To celebrate the release of all three books in the Fae Out of Water series, one lucky winner across all three tours will receive a GRAND PRIZE of a $50 Riptide credit! Leave a comment with your contact info to enter the contest. Entries close at midnight, Eastern time, on September 23, 2017. Contest is NOT restricted to U.S. entries. Thanks for following the Druid Next Door tour, and don’t forget to leave your contact info!

  • By entering the giveaway, you’re confirming that you are at least 18 years old.
  • Winners will be selected by random number. No purchase necessary to win.  The number of eligible entries received determines the odds of winning.
  • If you win, you must respond to my email within 48 hours or another winner may be chosen. Please make sure that your spam filter allows email from Joyfully Jay.
  • Winners may be announced on the blog following the contest. By entering the contest you are agreeing to allow your name to be posted and promoted as the contest winner by Joyfully Jay.
  • Prizes will be distributed following the giveaway either by Joyfully Jay or the person/organization donating the prize.
  • All book prizes are in electronic format unless otherwise specified.
  • By entering you are agreeing to hold Joyfully Jay harmless if the prize or giveaway in some way negatively impacts the winner.
  • Readers may only enter once for each contest.  Duplicate entries for the same giveaway will be ignored. In the event of technical problems with the blog during the contest, every effort will be made to extend the contest deadline to allow for additional entries.
  • Void where prohibited by law.


  1. Oooh this one looks like a ton of fun!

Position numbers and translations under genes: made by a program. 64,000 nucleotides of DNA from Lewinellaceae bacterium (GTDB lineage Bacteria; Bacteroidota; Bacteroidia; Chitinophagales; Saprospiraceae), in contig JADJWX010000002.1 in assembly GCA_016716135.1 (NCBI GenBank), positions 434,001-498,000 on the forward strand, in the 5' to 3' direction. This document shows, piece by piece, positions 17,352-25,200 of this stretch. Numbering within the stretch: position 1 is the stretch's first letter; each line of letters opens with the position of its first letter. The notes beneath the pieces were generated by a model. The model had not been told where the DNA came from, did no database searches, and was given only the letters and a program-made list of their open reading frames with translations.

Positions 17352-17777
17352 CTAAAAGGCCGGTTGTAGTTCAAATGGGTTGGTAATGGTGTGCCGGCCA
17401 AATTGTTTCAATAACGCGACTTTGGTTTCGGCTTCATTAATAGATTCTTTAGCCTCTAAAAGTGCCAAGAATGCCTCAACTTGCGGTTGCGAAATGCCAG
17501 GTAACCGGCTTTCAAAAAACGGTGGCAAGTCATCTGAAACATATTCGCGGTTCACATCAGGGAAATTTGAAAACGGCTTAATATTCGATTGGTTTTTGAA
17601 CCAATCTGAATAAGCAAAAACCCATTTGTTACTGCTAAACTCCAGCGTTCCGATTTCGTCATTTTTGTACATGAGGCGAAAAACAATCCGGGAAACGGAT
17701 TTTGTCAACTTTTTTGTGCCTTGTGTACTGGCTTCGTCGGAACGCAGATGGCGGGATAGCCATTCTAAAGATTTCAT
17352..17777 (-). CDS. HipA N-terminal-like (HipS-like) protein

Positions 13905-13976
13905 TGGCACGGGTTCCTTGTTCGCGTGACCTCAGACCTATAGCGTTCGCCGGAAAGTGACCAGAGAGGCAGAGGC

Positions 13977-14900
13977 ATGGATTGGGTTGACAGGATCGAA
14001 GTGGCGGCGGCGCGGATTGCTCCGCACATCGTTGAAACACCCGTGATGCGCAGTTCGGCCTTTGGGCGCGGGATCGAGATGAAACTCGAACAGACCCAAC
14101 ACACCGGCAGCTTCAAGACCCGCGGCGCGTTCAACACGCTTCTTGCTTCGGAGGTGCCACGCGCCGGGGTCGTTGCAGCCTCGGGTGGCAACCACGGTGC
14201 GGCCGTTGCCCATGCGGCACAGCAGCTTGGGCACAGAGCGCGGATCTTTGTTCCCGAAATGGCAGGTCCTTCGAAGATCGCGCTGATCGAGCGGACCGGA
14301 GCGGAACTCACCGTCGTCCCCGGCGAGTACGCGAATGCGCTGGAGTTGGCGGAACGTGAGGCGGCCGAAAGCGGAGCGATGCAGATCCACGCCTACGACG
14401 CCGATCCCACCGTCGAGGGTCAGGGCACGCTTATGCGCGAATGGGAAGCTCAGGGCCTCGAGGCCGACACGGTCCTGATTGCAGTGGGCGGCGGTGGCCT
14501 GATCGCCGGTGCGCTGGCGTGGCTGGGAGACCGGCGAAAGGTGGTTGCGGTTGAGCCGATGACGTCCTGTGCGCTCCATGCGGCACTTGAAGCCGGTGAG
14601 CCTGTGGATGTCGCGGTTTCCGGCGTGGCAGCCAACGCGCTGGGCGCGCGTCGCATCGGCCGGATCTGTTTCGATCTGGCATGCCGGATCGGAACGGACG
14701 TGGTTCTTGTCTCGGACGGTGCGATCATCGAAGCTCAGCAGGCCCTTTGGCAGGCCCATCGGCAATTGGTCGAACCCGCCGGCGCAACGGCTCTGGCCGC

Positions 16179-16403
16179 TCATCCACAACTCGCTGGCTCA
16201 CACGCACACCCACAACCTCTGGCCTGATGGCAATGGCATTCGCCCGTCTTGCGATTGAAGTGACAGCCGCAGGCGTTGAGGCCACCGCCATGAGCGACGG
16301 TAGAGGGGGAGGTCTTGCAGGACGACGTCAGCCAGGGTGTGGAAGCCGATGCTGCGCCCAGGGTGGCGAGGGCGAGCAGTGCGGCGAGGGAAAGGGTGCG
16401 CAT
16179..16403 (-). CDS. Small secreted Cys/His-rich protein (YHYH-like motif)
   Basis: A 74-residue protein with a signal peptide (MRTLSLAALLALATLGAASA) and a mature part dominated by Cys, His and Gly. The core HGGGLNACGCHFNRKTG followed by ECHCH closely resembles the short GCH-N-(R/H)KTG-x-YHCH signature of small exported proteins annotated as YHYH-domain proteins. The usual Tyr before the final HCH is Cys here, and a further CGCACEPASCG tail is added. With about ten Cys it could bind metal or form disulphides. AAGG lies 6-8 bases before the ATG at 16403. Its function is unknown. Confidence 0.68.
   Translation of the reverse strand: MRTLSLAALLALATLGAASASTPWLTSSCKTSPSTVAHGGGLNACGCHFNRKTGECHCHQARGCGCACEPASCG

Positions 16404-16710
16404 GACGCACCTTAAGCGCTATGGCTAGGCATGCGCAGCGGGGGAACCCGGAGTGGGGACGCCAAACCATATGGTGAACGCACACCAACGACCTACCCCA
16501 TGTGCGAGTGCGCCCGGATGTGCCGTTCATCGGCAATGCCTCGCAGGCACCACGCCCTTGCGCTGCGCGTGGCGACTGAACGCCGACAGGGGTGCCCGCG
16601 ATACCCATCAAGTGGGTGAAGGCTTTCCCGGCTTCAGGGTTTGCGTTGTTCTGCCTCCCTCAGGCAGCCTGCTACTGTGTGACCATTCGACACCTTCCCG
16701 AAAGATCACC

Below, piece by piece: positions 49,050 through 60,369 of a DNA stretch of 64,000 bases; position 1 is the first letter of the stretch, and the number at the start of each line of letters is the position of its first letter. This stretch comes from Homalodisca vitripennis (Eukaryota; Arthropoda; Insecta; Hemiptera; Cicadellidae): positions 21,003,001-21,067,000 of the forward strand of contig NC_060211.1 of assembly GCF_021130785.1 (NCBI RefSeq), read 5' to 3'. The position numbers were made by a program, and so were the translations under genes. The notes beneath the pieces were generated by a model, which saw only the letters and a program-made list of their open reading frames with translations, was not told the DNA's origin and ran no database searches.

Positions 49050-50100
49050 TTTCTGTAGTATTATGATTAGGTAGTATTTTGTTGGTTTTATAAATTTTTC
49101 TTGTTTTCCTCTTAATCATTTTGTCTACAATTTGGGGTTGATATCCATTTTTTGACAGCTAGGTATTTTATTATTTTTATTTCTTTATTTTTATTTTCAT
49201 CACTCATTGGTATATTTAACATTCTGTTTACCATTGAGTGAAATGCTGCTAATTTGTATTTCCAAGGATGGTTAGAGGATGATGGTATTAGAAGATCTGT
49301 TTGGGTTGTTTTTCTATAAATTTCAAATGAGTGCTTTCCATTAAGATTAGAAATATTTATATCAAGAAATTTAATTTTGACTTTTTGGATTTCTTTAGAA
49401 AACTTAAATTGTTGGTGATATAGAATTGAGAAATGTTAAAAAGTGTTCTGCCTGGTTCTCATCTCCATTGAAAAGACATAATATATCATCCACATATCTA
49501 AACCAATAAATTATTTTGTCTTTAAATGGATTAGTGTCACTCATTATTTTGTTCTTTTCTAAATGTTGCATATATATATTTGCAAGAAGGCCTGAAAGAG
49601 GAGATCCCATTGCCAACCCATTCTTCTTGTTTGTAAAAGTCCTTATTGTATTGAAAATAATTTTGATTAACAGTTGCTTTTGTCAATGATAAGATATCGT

2. I really enjoy reading this book. A journey, indeed. Happy book birthday, EJ! Looking forward to Gareth’s story.
    puspitorinid AT yahoo DOT com

  3. I love the contrast between the paranormal and everyday elements!


    • Thanks, Trix. I’ve always loved stories that pair the “real” world (ah…but can we be sure?) with the fantastical. Diana Wynne Jones’s work remains in my top faves, plus Emma Bull’s War for the Oaks (a very early urban fantasy–with rock music!)

  4. I did know the term MacGuffin, but it was fun to learn how you managed to find the perfect one for your book. Congratulations, EJ, on the new release, and best wishes for your success.

  5. Thank you for the post. It sounds like a wonderful read.
    humhumbum AT yahoo DOT com

  6. Learned something new, which doesn’t happen every day!
    jlshannon74 at

  7. Shirley Ann Speakman says:

    I’ve never heard of the term MacGuffin I’ve learnt something interesting today! shirleyann2400 (at) gmail (dot) com

  8. Sounds like lots of problems for these two.
    debby236 at gmail dot com

  9. I didn’t know what a MacGuffin was until I read this post, but now I realize there have been so many in the different media I consume. I love reading posts about world-building and how books come to be. I’m excited to read this book 😀

    marianneereads (at) gmail (dot) com

    • It’s amazing how many times the MacGuffin convention is used. I’ve sat through movies before, thinking, “Why are they looking for the orb/ring/whatever again?” Then sit back and go, “Oh. It doesn’t matter. It’s a MacGuffin!”

  10. I adored Cutie and the Beast! XD Druid Next Door is definitely near the top of my TBR pile.


  11. Thanks for the interesting post! violet817(at)aol(dot)com

  12. Thanks for hosting me today, Jay! And thanks to everyone who stopped by to help me celebrate the release. You all rock!

  13. thank you for the very interesting post, E.J. I had never heard about the MacGuffin before… Interesting concept. and the book sounds so good!

  14. Serena S. says:

    Thanks for the post, very interesting. Surely as the book itself.

  15. This is a new to me author. Thanks for the interesting post.

  16. I guess you just can’t trust a Druid!  Who knew?  
    Sounds like this might be an enemies to lovers romance!

  17. I’ve never heard of a MacGuffin before either. Thanks for the post. I look forward to continuing with this series!
    legacylandlisa at gmail dot com

  18. You got me at surly neighbor! Throw two people unwittingly together and watch the fireworks? Yes please!

  19. Purple Reader says:

    Congrats, E.J., and thanks for sharing how you found your perfect MacGuffin. This sounds like a great series. I love fantasy and fae, and to put them in a modern setting with all that entails will be a joy to read about. – Purple Reader,
    TheWrote [at] aol [dot] com